Crouton #6 - Dance to Your Own Beat
Posted on April 1, 2018 • 3 minutes • 490 words
BurntToast is long overdue an update (sorry!) and right alongside that is the project’s need for better documentation.
I recently got a tweet about how to get a toast to play custom sound. I really like getting messages like this for two reasons: it gives me a glimpse into how people are using the module and it also focuses my documentation efforts on something that might actually be useful.
@WindosNZ hi. using burnt toast can't seem to specify audio file. How do I do this:— Jim Dorf (@jimdorf) March 31, 2018
new-burnttoastnotification -xxsoundsxx 'c:\users...\foobar.wav'
Take off the Training Wheels
The natural first steps for someone creating toast notifications is the
New-BurntToastNotification function. This function is meant to be a short runway for getting off the ground, it exposes enough customizability to tailor your own basic notifications. It also has enough default values that you can run the function raw and get something on screen.
Behind the scenes, there are 15 other functions available to create your preferred flavor of toast.
Unfortunately, this is an all or nothing switch. You can’t use these 15 “advanced” functions alongside the “basic” one, and vice versa.
The Basics of Going Advanced
The best way to get your head around this switch is to see it in practice. The default toast from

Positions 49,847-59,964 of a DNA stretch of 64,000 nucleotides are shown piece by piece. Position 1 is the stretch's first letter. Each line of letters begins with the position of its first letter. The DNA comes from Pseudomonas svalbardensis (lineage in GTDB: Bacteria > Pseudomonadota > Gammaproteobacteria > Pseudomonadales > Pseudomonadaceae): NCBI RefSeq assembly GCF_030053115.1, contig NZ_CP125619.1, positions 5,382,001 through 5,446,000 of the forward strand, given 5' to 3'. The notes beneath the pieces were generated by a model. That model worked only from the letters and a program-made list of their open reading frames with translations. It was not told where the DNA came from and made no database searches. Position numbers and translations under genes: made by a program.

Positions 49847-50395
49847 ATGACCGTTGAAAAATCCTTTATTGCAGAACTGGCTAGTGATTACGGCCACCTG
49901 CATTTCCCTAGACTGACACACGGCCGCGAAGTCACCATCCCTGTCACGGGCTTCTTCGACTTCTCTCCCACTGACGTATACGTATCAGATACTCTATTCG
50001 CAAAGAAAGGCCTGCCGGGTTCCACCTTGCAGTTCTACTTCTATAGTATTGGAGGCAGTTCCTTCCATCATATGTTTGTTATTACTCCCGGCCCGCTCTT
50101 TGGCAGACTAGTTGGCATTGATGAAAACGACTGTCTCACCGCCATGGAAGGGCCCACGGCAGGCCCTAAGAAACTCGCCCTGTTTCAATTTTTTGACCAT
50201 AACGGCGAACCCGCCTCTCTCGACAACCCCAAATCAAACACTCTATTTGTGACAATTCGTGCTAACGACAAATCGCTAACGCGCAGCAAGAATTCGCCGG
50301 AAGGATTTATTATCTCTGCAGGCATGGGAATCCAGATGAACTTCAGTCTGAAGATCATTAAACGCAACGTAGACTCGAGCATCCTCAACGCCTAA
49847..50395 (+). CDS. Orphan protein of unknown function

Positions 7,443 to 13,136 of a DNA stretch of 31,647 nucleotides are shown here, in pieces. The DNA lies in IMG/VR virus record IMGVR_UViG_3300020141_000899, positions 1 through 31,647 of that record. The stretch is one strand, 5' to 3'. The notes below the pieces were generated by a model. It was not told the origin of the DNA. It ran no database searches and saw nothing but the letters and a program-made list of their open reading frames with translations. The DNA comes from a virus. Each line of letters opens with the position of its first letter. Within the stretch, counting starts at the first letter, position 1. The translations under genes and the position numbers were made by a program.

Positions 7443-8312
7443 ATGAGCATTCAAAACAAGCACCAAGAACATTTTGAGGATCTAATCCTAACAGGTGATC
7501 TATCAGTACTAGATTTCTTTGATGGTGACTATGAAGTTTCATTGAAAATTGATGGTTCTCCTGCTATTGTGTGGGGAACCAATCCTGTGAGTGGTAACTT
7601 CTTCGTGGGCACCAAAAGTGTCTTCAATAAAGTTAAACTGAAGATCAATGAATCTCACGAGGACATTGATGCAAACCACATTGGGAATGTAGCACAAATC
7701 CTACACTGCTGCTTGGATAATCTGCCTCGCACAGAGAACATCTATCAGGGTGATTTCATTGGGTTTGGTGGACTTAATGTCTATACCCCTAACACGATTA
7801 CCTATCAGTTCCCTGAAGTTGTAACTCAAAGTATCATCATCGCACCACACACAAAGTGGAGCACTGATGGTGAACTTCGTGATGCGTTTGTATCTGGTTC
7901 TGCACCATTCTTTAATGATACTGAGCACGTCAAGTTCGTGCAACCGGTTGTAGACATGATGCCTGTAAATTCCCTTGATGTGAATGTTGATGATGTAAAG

New-BurntToastNotification looks like this:
To replicate this with the advanced function is somewhat more involved:
$Text1 = New-BTText -Content 'Default Notification' $ImagePath = Join-Path -Path (Get-Module BurntToast -ListAvailable).ModuleBase -ChildPath 'Images\BurntToast.png' $Image1 = New-BTImage -Source $ImagePath -AppLogoOverride -Crop Circle $Audio1 = New-BTAudio -Source 'ms-winsoundevent:Notification.Default' $Binding1 = New-BTBinding -Children $Text1 -AppLogoOverride $Image1 $Visual1 = New-BTVisual -BindingGeneric $Binding1 $Content1 = New-BTContent -Visual $Visual1 -Audio $audio1 Submit-BTNotification -Content $Content1
Yes, there’s a lot going on there, especially compared to the basic function. I’ll go over more of those commands another day and try my best to focus the rest of this post on the original tweet.
This Song Is My Jam
Luckily, switching to your own audio file is pretty simple, once you’re already using the advanced functions. Do drill down on that, if you take the previous audio component:
$Audio1 = New-BTAudio -Source 'ms-winsoundevent:Notification.Default'
Instead of a Source, you want to specify a Path. This path only supports a set of common file extensions (check the help), though you’d have to work pretty hard to be using something that’s not supported. An example of this in action, is:
$Audio1 = New-BTAudio -Path 'C:\Music\FavSong.mp3'
That’s really all there is to getting toasts to play custom sounds. The biggest hurdle really is just switching over from
New-BurntToastNotification. Once you’ve made that change, the rest is simple.
If you’re doing something interesting with BurntToast, or you’re figuring out how to do something with it, let me know in the comments below or over on Twitter .
Also, remember that if you’re looking for PowerShell help , you can find it on Twitter using #PSHelp !comments powered by Disqus